Synonyms: Spiroptera acuminata Molin, 1860, Rhabdochona elegans Travassos, Artigas & Pereira, 1928, Rhabdochona fasciata Kloss, 1966, Rhabdochona australis Kloss, 1966, Rhabdochona siluriformis Kloss, 1966.

Host: Astyanax aff. fasciatus (Cuvier, 1819).

Locality: Municipality of Guaíba, Lake Guaíba (30°08.28'S, 51°18.53'W), RS, Brazil.

Site of infection: Anterior intestine.

Prevalence: 1.43%.

Mean intensity of infection: 13 helminths/host.

Mean abundance of infection: 0.19 helminth/host.

Voucher specimens of helminths deposited: CHIOC 35947.


The measures of R. (R.) acuminata found in the literature until 2002 were compiled and compared by Cremonte et al. (2002). Posteriorly, measurements of R. (R.) acuminata were taken by Ramalho (2005) in Argentina and, Costa et al. (2011) in Brazil. The specimens examined in the present study showed similar measurements when compared with the tables organized by Cremonte et al. (2002). However, males and females of R. (R.) acuminata found in A. aff. fasciatus from Lake Guaíba presented larger specimens when compared to the specimens reported by Cremonte et al. (2002), Ramalho (2005) and Costa et al. (2011) (Tables 1, 2). Besides that, the table organized by Cremonte et al. (2002) possibly has a scale error, because the width measurements of males and females (62–300 mm) and other traits are higher than the variation in the measurements of length (4.54–28 mm).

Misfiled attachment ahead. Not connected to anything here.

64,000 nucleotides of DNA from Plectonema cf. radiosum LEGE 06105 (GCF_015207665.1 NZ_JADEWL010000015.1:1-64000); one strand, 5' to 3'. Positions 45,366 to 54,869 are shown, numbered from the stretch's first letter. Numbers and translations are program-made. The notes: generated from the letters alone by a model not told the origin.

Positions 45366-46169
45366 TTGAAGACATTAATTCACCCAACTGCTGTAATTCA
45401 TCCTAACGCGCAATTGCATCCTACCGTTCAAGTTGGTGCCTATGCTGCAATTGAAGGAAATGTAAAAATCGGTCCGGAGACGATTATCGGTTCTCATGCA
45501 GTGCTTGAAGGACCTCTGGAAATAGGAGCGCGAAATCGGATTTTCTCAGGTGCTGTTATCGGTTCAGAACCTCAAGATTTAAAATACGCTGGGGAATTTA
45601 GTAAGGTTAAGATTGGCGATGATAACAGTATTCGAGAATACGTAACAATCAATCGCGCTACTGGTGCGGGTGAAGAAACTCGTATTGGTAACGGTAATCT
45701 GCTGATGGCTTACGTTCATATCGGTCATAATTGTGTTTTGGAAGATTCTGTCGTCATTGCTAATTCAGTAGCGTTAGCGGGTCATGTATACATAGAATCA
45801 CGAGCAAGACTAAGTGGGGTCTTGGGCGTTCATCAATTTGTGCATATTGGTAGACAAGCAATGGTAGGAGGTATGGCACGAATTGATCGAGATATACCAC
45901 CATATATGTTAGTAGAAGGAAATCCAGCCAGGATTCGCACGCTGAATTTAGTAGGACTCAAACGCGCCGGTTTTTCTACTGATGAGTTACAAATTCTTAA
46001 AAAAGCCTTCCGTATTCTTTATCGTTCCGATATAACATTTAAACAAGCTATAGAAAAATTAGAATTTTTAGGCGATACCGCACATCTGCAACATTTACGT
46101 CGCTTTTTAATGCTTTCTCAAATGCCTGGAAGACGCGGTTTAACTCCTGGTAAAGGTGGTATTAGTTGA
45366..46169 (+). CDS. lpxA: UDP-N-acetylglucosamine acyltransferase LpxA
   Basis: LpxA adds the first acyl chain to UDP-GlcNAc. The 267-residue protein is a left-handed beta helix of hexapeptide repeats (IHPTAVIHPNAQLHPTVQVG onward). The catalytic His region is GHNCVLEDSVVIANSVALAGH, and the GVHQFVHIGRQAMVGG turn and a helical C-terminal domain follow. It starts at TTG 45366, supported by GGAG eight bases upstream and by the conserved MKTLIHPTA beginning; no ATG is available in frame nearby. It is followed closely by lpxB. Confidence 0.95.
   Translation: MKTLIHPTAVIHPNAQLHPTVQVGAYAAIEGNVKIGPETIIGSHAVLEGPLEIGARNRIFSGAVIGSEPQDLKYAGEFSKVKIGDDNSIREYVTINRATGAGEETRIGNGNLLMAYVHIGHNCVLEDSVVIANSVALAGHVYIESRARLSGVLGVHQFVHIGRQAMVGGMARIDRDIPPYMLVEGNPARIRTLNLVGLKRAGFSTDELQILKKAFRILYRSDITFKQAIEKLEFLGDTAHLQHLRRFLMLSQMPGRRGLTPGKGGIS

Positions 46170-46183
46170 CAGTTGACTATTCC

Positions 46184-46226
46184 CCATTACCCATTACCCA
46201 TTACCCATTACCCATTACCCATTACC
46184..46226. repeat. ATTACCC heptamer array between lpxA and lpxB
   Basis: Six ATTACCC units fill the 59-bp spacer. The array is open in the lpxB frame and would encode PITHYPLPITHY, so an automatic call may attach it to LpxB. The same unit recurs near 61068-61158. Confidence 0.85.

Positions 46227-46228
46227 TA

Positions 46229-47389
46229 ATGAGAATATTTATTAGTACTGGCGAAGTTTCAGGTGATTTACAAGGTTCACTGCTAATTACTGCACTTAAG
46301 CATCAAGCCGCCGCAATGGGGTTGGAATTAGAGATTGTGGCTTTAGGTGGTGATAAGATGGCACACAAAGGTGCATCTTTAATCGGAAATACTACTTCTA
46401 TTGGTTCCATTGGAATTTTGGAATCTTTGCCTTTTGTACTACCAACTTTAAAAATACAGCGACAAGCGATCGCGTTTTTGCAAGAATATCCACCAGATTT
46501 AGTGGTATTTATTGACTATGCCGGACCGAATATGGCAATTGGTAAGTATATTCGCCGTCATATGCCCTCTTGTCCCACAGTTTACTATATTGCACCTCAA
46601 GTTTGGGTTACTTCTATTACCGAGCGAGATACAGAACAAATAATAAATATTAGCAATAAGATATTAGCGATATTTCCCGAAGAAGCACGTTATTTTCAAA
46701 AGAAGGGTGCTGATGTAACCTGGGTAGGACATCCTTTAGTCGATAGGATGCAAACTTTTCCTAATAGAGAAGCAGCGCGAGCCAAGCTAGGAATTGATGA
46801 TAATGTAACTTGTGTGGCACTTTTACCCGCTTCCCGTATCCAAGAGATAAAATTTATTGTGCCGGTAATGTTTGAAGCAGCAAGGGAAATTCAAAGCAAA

Table 1.

Comparison of measurements (mm) of male specimens of Rhabdochona (Rhabdochona) acuminata (Molin, 1860) obtained from different studies.

Reference Travassos et al. (1928) Vaz and Pereira (1934) Kloss (1966) Moravec (1972) Cremonte et al. (2002) Ramalho (2005) Costa et al. (2011) Present study
Body length 8–13 8.9 4.54–8.78 6.3–10.22 4.18–9.19 4.94–8.24 6.1–8.8 16.5–18.2
Body width 0.1–0.2 0.12 0.06–0.12 0.08–0.12 0.07–0.13 0.08–0.11 0.09–0.13 0.1–0.2
Prostom 0.06 × 0.04§ 0.01–0.03 × 0.009–0.015 0.01- 0.03 × 0.01–0.02 0.01–0.02 × 0.01 0.02 × 0.01 0.04 × 0.03
Vestibule length 0.1–0.15§ 0.18 0.11–0.14 0.12–0.15 0.08–0.16 0.1–0.14 0.12–0.13 0.13–0.14
Deirids* 0.01–0.05 0.03–0.06 0.04–0.07 0.02–0.03 0.04
Nerve ring* 0.24§ 0.1–0.25 0.15–0.21 0.13–0.2 0.13–0.21 0.15–0.17 0.2–0.23
Excretory pore* 0.25§ 0.41§ 0.26 0.24 0.17–0.31 0.18–0.28 0.18–0.19 0.33–0.35
Muscular esophagus 0.44–0.47§ 0.32 0.23–0.33 0.27–0.36 0.2–0.37 0.2–0.31 0.29–0.35 0.48–0.6
Glandular esophagus 4.8–5.2§ 1.04 1.1–1.63 1.18–1.96 0.85–1.83 0.75–1.54 1.9 4.7–5
Right spicule 0.13–0.14 0.14 0.07–0.13 0.08–0.12 0.07–0.1 0.07–0.08 0.11–0.12 0.13–0.14
Left spicule 0.42–0.44 0.34 0.35–0.49 0.56–0.59 0.42–0.49 0.38–0.43 0.37–0.39 0.39–0.44
Tail length** 0.35–0.40 0.2 0.21–0.37 0.24–0.37 0.25–0.38 0.2–0.28 0.29–0.3 0.32–0.44
Table 2.

Comparison of measurements (mm) of female specimens of Rhabdochona (Rhabdochona) acuminata (Molin, 1860) obtained from different studies.

Reference Travassos et al. (1928) Vaz and Pereira (1934) Kloss (1966) Moravec (1972) Cremonte et al. (2002) Ramalho (2005) Costa et al. (2011) Present study
Body length 22–28 18 12.61–22.3 10.7–20.4 7.45–16.55 5.11–15.2 11–14.6 35.3–41.8
Body width 0.3 0.28 0.12–0.29 0.09–0.27 0.1–0.2 0.1–0.2 0.17–0.22 0.3–0.4
Prostom 0.06 × 0.04§ 0.02–0.03 × 0.01–0.03 0.02–0.03 × 0.01–0.02 0.02–0.03 × 0.01–0.02 0.02–0.03 × 0.02 0.04–0.05 × 0.02–0.04
Vestibule length 0.1–0.15§ 0.13 0.12–0.16 0.14–0.15 0.1–0.19 0.11–0.15 0.11–0.13 0.13–0.16
Deirids* 0.06 0.04–0.07 0.05–0.12 0.03–0.04 0.03–0.04
Nerve ring* 0.24§ 0.21–0.37 0.2–0.27 0.13–0.23 0.14–0.2 0.13–0.22 0.17–0.27
Excretory pore* 0.25§ 0.41§ 0.28–0.41 0.17–0.4 0.15–0.28 0.21–0.27 0.27–0.31